I'm still hoping somebody is going to come through with a new football for me before Christmas is over. I want a new football for Christmas. All I've ever wanted for Christmas is a new football. A new football with a new football feel, and a new football smell, and thick, high, gleaming white laces that cut like razor blades until that new ball gets broken in after 90 days or 63,000 throws and catches--whichever comes first. A real football. No toys allowed.
New...football. Could there be a more beautiful word pairing? New football leads to more football, and future football, and next season, and seasons beyond, and hopes and dreams and goals and aspirations. New football. May all of our friends here at BTB receive the "new football" of their dreams.
On balance, I'm bullish on Cowboy "New Football." JG is effecting a cultural change, at least to the limits of his organizational reach. But Garrett can only do so much. The problem, and it is a pervasive problem, is his boss.
No reasonable person can question Jerry Jones' desire to win. But no reasonable person can deny that Jones himself is an impediment to the winning he--and we--so deeply desire.
Let me head you off at the pass. Yes, I am aware that three of those five Lombardi Trophies in the case were earned on Jerry's watch. I also know they were won in a different NFL than the one we observe today, an NFL with no salary cap. Taking nothing away from The Deified Triplets, the key to the Cowboys' dominance in the early to mid 90s was unprecedented--and since unequaled--depth in the defensive line. Unencumbered by a cap, the Cowboys (and, yes, Jones gets considerable credit) stockpiled seven or eight topflight D-linemen with complementary talents. The Jimmy Johnson 'Boys (and make no mistake, they were still the Jimmy Johnson 'Boys clean through that Super Bowl XXX victory two years after his departure) just bludgeoned opposing offenses into protoplasmic jelly. Virtually any NFL personnel man will tell you that after quarterbacks, defensive linemen are the most difficult players to find and develop. And the Jimmy Johnson Cowboys, running a four-man front, were two-deep in DL studs. We will never again see that in the NFL.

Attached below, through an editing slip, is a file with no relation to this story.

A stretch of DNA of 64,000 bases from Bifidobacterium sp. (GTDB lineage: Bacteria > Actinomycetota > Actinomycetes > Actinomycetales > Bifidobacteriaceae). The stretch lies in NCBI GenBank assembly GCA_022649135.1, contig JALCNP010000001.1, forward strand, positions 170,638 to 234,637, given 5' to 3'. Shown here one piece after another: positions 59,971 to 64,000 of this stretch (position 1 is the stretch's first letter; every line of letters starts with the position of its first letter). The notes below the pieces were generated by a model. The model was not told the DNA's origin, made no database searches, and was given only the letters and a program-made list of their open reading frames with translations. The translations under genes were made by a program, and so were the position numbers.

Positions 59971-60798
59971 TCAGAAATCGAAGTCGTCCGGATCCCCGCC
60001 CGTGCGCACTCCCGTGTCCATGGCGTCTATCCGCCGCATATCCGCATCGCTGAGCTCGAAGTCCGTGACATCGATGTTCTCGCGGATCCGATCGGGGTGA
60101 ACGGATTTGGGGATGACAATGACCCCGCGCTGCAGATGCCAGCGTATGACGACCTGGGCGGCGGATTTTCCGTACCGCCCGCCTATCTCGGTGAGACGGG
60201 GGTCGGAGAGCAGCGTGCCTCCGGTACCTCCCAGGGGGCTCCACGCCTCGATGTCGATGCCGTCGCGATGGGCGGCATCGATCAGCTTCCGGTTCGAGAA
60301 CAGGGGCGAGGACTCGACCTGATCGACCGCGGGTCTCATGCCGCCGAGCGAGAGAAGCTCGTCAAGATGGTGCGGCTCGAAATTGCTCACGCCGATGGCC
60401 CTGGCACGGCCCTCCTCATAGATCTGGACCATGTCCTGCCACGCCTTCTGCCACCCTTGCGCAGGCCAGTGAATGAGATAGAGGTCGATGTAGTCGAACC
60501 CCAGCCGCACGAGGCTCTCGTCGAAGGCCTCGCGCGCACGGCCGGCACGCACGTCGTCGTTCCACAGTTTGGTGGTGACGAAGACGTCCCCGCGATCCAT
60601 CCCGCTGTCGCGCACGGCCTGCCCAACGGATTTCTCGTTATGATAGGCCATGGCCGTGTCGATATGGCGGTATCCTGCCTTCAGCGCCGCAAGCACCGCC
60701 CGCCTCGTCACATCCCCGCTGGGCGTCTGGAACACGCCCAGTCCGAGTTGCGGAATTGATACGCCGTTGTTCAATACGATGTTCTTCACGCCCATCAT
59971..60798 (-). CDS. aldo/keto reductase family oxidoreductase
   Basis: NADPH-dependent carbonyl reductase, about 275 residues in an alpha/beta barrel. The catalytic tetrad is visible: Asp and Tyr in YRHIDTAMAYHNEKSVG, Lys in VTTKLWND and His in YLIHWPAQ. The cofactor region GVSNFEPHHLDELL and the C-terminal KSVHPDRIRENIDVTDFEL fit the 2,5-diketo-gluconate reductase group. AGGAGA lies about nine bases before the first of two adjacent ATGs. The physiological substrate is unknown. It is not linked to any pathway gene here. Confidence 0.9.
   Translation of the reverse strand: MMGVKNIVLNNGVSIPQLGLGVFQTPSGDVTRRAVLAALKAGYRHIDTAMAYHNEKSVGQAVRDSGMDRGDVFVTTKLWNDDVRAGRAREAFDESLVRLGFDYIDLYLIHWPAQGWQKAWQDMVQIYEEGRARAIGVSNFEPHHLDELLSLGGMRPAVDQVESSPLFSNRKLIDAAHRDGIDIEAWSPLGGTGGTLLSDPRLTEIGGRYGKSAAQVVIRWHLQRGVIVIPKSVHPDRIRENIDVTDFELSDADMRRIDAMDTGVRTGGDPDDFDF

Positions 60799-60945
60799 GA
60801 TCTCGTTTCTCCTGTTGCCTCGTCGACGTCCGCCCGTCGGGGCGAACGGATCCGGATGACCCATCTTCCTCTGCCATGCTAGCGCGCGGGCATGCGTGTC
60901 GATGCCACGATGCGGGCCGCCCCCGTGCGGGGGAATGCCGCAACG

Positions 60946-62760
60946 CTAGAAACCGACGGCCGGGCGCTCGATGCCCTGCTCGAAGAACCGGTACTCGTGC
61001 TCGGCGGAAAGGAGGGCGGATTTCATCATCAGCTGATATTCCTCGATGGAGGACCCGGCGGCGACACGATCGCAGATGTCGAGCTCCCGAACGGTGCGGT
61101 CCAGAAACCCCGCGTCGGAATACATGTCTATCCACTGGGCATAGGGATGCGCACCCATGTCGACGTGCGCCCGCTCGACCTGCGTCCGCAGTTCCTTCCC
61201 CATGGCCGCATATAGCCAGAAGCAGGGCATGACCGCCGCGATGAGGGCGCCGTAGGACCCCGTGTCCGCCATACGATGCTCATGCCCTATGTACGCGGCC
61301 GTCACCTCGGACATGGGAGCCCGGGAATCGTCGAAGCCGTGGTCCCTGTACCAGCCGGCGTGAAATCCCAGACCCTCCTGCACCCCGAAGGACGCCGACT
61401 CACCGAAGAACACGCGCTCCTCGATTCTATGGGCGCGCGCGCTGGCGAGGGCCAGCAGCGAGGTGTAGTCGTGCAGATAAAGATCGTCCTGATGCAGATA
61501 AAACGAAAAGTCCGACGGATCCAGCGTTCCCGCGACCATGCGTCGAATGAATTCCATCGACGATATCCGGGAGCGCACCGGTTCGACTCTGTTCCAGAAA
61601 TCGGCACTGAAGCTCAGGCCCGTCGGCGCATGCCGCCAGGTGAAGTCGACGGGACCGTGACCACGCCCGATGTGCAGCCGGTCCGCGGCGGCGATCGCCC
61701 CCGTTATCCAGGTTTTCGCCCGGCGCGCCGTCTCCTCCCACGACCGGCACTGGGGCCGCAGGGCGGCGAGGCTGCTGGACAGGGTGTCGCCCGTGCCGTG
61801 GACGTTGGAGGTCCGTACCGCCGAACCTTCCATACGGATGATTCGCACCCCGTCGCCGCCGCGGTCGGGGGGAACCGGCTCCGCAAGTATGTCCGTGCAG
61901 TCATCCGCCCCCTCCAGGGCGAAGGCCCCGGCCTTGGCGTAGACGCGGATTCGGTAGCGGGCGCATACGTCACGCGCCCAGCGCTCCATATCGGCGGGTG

The Cowboys' cultural problem is that Jones is stuck in an early-90s time warp. The modern NFL is all about resource allocation, and Jerry is not good at allocating finite resources. He was much more comfortable, and infinitely more successful, when he had seemingly infinite resources at his disposal.
Ronnie Millsap sang of being "Lost in the 60s." Jones is lost in the 90s.
Whether it's chasing past-their-prime free agents or (over)paying young players before they've proved their lasting value, Jones is like a wannabe musician who's always a half-step out of tune--and almost always a half-step flat.
But the cultural problems don't end there. The 'Boys will never again realize their on-field potential until and unless Jones focuses all of his efforts on his core business--football. Don't misunderstand me. There's nothing wrong with Jones marketing his product--until the marketing becomes more of a focal point than the product itself.
Yep, Cowboy TV ratings are still through the roof. Merchandise sales are still boffo. Yep, that's a helluva stadium. Last summer's training camp was once again a carnival, this time in three different locations. And the Dallas Cowboys are 5-9 as I write.
Carnival. I keep coming back to that word. P.T. Jones' carnival was a smashing success in the 1990s NFL business and competitive model. But today that same carny boardwalk is more like walking the plank.
Carnivals collapse and close in today's NFL. Watch what happens to the remainder of the New York Jets' season.
Read the end-of-year American business reviews. Look at all the companies and corporations who lost sight of their "core business" and paid dearly for it.
Jerry Jones is a smart man. Ironic that a businessman who prides himself on being "forward thinking" and "cutting edge" is stuck in an outdated mindset and business model. Jerry Jones is a smart man. Smart enough to realize that a lot of his problems are reflected in his mirror.
I want a New Football for Christmas--literally and metaphorically.
I also want a Christmas night win over the Cards. Merry Christmas and Happy Holidays again, Cowboy Nation.